Hydrangea thieves on the loose — more than just pretty flowers

The hydrangea season is in full bloom, and people seem to be appreciating them for more than just their aesthetic value. A growing number of hydrangea thefts has been reported, as the plants are believed to offer a cheap high.

The Paulides family in Houten experienced such theft firsthand when they had their neatly laid-out front garden ransacked last Saturday at 6.49 AM. How do they know this so precisely? They looked at CCTV footage — well their neighbour’s across the street security camera.

The security camera footage showed the thief — a man on a moped — drive slowly past, stop a short distance away, and then turn back. He then proceeded to dig out two white hydrangeas, put them in a bag, and drive off, reports AD. This drama unfolded in only one and a half minutes. It’s all about stealth, right?

Thefts accross the whole province

Hydrangea thefts have also been reported in Nieuwegein and De Meern in the province of Utrecht. Many owners have been waking up to find nothing but a few holes in their garden — as if nothing was ever there.

Our advice to you? That lock you had on your bike? Use it to chain up your hydrangeas… just kidding! Go out and buy an extra bike lock, but also keep a close eye on your blooms — you aren’t the only person who thinks they’re nice.

A cheap high…

You may be asking what has inspired the sudden wave of hydrangea thefts. A possible explanation is that their dried buds can be smoked, like weed — and that you can get a cheap high from the plant.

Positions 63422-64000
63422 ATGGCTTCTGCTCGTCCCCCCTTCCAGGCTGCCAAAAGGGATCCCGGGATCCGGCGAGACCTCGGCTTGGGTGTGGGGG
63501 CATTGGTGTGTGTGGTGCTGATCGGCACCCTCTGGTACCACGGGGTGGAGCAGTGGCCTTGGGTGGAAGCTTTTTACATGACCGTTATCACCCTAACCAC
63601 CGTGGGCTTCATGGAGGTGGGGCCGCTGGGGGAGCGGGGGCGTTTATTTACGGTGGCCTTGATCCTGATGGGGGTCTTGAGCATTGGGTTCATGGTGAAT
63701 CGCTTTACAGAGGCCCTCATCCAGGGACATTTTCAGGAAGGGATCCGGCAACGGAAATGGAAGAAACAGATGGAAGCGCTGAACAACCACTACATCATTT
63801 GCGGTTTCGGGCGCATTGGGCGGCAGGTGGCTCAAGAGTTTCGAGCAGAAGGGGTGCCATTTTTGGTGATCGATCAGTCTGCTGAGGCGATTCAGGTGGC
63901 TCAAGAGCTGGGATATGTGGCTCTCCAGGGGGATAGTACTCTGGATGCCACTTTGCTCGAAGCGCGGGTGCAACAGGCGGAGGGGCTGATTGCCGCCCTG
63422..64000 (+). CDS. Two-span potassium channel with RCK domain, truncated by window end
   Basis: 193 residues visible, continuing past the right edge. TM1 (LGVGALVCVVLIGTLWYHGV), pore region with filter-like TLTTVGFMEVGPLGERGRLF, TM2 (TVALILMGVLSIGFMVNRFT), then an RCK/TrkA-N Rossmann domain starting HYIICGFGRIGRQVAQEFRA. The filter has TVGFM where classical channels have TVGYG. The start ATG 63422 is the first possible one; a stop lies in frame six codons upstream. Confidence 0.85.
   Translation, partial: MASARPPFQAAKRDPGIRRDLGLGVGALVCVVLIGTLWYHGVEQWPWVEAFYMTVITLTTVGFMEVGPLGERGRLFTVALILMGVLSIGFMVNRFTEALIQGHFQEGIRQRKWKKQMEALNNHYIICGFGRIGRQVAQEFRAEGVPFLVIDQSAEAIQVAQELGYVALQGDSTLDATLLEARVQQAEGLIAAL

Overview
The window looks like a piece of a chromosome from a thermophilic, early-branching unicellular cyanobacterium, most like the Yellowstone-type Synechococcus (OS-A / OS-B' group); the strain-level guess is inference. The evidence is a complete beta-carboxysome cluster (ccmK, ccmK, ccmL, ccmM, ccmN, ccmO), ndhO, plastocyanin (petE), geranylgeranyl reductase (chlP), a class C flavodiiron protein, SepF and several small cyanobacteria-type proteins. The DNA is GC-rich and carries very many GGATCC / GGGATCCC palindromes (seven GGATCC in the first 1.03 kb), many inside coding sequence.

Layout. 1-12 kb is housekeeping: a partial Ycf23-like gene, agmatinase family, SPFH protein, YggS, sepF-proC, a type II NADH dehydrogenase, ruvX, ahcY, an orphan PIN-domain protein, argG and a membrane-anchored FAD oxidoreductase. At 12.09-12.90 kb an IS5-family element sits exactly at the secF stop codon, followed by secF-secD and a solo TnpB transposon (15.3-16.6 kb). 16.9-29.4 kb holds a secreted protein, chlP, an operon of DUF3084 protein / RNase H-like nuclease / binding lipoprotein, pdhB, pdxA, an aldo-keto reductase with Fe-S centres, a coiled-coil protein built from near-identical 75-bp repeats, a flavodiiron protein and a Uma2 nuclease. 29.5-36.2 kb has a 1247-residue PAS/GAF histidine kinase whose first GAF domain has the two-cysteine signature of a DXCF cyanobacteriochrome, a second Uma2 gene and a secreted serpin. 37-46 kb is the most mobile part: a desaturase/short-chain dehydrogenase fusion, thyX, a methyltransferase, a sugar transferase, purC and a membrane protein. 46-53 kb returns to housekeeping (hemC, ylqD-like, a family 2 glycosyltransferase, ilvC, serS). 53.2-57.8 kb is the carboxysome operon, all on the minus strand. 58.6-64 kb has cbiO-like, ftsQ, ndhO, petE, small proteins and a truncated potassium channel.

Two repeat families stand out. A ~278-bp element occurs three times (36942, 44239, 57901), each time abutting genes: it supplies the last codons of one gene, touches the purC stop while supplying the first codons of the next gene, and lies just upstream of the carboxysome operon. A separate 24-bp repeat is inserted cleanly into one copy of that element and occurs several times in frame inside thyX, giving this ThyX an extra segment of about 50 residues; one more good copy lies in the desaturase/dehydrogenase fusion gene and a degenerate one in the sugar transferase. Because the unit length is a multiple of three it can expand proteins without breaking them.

This is verified by hydrangea grower Andries van der Woerd. However, he says that there are many different types of hydrangeas and only one of them contains the hallucinogenic substance, so you have to know which one it is.

…but not recommended

Smoking hydrangeas may be cheap, but it will have you regretting your life’s decisions. According to Van der Woerd, they contain hydrocyanic acid which is a very toxic substance.

So, if you do manage to get high, you’ll pay for it by being hunched over with stomach pains for at least three days. Talk about a comedown.

There are also various other side effects associated with smoking hydrangea leaves, like nausea, vomiting and diarrhoea.

The leaves produce cyanide when they are smoked or chewed, which can cause acute cardiac arrest and permanent paralysis. At worst, death. So, we’d say, stick to the coffee shops.

What are your thoughts on these mysterious hydrangea thefts? Tell us in the comments below!

Feature Image: bandd/Depositphotos

Jen Lorimer 🇿🇼
An avid tea drinker, Jen was born and raised in Zimbabwe. She moved to Utrecht in 2017 to pursue her history degree. She loves people-watching, canoeing the Utrecht canals, and observing how the Dutch come alive in summer. Having been traumatised by a Dutch circle party, Jen wants to help equip other internationals with tips and tricks to survive and thrive in this wonderful flat country.


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